Following the bribery scandal involving the dismissed the Supreme Court of Ukraine’s chairman Vsevolod Kniaziev, elected Stanislav Kravchenko as the new chairman, Ukrainian BBC and Channel 24 reported. The voting took place on Friday, May 26.

The candidacy of the new chairman received support from 108 out of the 148 judges present at the plenary session. The plenum was convened to decide on a replacement for Kniaziev, who had been stripped the day before of his chairmanship due to suspicions of bribery.

Experts and activists engaged in judicial reform expressed almost unanimous opposition to Kravchenko’s candidacy, raised several concerns.

Channel 24 states that Kravchenko’s candidacy was proposed by a group of judges from the Supreme Court of Ukraine, and he has 25 years of experience as a judge. Before being elected as the Supreme Court chairman, Kravchenko served as the head of the Criminal Court of Cassation within the Supreme Court.

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In 2011, Kravchenko was elected to the High Specialized Court of Ukraine to consider civil and criminal cases. The creation of this court was part of the reform carried out by the team of Viktor Yanukovych, the fugitive ex-president. After the Revolution of Dignity, on April 23, 2014, Stanislav Kravchenko was appointed deputy chairman of this court.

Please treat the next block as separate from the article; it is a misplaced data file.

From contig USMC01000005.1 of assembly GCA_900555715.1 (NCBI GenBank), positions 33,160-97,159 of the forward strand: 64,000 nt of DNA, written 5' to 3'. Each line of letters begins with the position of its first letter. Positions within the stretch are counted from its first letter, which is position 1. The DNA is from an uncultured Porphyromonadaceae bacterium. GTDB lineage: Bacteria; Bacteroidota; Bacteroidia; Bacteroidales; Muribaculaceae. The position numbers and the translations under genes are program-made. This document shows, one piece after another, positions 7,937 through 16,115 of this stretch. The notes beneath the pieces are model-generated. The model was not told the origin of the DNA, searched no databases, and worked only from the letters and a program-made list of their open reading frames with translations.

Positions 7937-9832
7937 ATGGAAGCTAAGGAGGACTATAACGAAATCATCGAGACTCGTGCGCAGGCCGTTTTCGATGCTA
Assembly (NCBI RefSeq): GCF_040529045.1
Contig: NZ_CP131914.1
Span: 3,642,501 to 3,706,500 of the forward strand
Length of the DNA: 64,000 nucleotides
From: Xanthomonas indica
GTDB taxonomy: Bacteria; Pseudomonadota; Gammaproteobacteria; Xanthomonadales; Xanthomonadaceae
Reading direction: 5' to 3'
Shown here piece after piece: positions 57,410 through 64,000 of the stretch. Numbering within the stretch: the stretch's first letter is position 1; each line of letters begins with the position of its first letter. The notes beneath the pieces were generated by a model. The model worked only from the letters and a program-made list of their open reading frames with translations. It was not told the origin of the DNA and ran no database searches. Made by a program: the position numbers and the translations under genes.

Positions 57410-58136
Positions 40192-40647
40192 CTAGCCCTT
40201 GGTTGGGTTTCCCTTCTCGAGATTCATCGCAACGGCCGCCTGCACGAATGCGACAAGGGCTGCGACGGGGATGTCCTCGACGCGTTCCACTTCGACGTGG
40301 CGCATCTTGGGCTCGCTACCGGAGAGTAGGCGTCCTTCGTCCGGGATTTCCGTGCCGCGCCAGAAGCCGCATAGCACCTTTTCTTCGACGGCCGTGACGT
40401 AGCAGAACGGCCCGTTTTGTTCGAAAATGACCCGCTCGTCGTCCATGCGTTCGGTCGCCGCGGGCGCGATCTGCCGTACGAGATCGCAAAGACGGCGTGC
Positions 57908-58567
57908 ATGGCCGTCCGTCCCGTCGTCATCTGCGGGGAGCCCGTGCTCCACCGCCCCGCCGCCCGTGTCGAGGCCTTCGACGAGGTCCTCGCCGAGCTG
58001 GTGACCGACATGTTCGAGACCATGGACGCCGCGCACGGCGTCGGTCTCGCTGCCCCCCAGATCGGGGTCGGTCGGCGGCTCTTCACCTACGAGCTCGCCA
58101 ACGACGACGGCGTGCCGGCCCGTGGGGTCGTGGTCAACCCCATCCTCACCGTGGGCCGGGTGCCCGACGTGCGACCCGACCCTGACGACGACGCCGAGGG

Moreover, during Kravchenko’s election to the Supreme Court in 2017, the Public Integrity Council issued a negative opinion about the judge, as reported by Ukrainian BBC. Kravchenko made decisions with violations recognized by the European Court of Human Rights.

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Additionally, as pointed out by Mykhailo Zhernakov, representative of the Dejure Foundation, the judge did not declare all of his property. In the declarations for the years 2012-2014, Kravchenko did not indicate ownership of a 900-square-meter plot of land that he had owned since 2002.

He also did not indicate a house located on this land in the declarations for 2004, 2006, and 2009. Currently, all of Kravchenko’s declarations are blocked in accordance with the requirements of martial law.

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During the election, the judge himself did not specifically respond to the press accusations but stated that he “rejects all insinuations.” The judges did not pose specific questions to Kravchenko regarding the issues raised by experts during the election.

Although some judges had initially proposed postponing the voting for at least a week to address the scandal in the press and better prepare, only 24 judges out of 148 supported this proposal.

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